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WIPO Arbitration and Mediation Center
ADMINISTRATIVE PANEL DECISION
Sammy's Management Company v. Keith Wimbley
Case No. D2002-0912
1. The Parties
The Complainant is Sammy's Management Company of Pensacola, Florida, United States of America, represented by Balch & Bingham LLP of United States of America.
The Respondent is Keith Wimbley of Mobile, Alabama, United States of America.
2. The Domain Name and Registrar
The disputed domain name <sammysgirls.com> is registered with Go Daddy Software.
3. Procedural History
The Complaint was filed with the WIPO Arbitration and Mediation Center (the "Center") on October 3, 2002. On October 4, 2002, the Center transmitted by email to Go Daddy Software a request for registrar verification in connection with the domain name at issue. On October 4, 2002, Go Daddy Software transmitted by email to the Center its verification response identifying the party listed as the registrant and providing the contact details for the administrative, billing, and technical contact. In response to a notification by the Center that the Complaint was administratively deficient, the Complainant filed an amendment to the Complaint on October 15, 2002. The Center verified that the Complaint together with the amendment to the Complaint satisfied the formal requirements of the Uniform Domain Name Dispute Resolution Policy (the "Policy"), the Rules for Uniform Domain Name Dispute Resolution Policy (the "Rules"), and the WIPO Supplemental Rules for Uniform Domain Name Dispute Resolution Policy (the "Supplemental Rules").
In accordance with the Rules, paragraphs 2(a) and 4(a), the Center formally notified the Respondent of the Complaint, and the proceedings commenced on October 15, 2002. In accordance with the Rules, paragraph 5(a), the due date for Response was November 4, 2002. No Response was filed.
The Center appointed R. Eric Gaum as the sole panelist in this matter on November 12, 2002. The Panel finds that it was properly constituted. The Panel has submitted the Statement of Acceptance and Declaration of Impartiality and Independence, as required by the Center to ensure compliance with the Rules, paragraph 7. On November 27, 2002, the Panel requested additional time in which to issue its decision. On the same date, the Center transmitted notice to the parties of the Panel’s request and indicated that the Panel was expected to issue its Decision by December 5, 2002.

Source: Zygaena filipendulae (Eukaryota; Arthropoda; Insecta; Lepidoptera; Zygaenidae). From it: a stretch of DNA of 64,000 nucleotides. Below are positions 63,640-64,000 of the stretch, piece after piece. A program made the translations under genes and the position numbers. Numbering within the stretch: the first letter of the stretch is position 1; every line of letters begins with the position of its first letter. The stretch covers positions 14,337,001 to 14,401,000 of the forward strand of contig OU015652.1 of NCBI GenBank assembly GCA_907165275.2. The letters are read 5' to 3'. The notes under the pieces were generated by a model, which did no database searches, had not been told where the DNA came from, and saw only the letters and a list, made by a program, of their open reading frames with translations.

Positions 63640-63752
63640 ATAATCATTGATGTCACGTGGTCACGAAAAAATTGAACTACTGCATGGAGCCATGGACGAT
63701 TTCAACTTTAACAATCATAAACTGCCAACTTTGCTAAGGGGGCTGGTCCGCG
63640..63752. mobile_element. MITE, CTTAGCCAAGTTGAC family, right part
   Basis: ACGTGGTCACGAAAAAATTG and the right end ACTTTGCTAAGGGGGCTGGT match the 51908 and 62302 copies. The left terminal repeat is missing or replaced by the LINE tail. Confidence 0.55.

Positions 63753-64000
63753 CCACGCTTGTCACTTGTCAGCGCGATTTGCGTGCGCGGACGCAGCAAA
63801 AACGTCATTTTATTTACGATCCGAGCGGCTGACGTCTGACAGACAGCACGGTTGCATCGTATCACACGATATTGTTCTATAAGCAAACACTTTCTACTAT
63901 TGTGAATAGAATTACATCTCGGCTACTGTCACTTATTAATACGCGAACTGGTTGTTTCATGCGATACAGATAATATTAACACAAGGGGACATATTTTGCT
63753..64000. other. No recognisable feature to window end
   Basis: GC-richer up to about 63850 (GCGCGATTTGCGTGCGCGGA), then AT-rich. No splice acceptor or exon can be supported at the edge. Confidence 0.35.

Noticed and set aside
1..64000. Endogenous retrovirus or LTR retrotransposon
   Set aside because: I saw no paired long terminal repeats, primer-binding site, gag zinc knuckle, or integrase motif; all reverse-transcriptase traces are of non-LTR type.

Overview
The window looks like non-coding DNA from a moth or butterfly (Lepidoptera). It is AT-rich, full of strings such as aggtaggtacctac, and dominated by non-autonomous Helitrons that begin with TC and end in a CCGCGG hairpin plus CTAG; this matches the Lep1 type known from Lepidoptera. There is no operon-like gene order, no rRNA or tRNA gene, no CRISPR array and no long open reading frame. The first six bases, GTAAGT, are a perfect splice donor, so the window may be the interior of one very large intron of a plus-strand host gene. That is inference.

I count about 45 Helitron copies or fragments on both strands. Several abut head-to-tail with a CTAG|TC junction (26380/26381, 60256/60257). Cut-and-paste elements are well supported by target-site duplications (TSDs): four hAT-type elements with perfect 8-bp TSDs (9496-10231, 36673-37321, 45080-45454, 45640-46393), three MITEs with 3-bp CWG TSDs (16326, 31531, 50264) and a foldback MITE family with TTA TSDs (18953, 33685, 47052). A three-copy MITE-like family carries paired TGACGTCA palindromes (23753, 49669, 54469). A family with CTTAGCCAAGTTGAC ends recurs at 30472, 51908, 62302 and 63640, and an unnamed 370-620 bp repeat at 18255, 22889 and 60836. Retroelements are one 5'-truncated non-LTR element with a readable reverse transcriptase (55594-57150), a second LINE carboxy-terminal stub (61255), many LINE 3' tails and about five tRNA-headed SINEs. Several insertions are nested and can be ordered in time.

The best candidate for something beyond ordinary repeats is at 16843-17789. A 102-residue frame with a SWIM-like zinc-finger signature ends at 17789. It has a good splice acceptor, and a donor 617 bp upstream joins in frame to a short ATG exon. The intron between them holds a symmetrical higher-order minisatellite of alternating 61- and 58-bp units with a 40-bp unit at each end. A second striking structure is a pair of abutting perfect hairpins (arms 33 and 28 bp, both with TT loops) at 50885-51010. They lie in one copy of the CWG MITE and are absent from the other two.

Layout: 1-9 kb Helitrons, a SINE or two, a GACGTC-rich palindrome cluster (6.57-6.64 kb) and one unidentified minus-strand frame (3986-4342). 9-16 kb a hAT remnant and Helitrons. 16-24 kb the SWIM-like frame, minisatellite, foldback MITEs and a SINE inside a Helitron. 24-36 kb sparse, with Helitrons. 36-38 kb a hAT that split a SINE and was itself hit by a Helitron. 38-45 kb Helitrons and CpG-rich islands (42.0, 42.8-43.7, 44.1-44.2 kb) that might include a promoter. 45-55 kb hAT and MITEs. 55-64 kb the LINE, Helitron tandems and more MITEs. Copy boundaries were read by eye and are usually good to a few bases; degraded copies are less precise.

4. Factual Background
Complainant Sammy’s Management Company is the owner of common law rights to the mark SAMMY’S, which it uses as its corporate and trade name. Complainant is a visual entertainment establishment with four locations in Mobile and Birmingham, Alabama, and Pensacola and Ft. Walton, Florida. The SAMMY’S mark has been used continuously and exclusively by Complainant since the early 1970’s.
Respondent is not a licensee of Complainant. Nor is Respondent authorized to use Complainant’s SAMMY’S mark. Respondent has registered the domain name <sammysgirls.com>. The Panel was unable to access the domain name at the time this decision was being prepared.
5. Parties’ Contentions
In the early 1970’s, Sam Cantavespre founded a visual entertainment establishment called Sammy’s. Although not explicitly stated in the Complaint, it appears that Sammy’s is a strip club or men’s club. The use of the Sammy’s name was assigned from Mr. Cantavespre and his family to Sammy’s Management Company ("SMC"). In addition to a Mobile location, there are SMC establishments in Birmingham, Alabama, Pensacola, Florida, and Ft. Walton, Florida. These are the only four locations in which an SMC establishment is located.
On or about June, early July, 2002, Respondent Keith Wimbley was found soliciting the independent contractors who provide services at the SMC establishment in Mobile, Alabama. Mr. Wimbley requested that these individuals appear on his website, "http://www.sammysgirls.com". The website advertises that "Sammy’s Girls" has four locations, the same four locations as SMC establishments. The website also listed various individuals as being located in each of the four locations of SMC establishments – thereby creating an inference that the girls posing for the "http://www.sammysgirls.com" website are affiliated with the SMC establishments.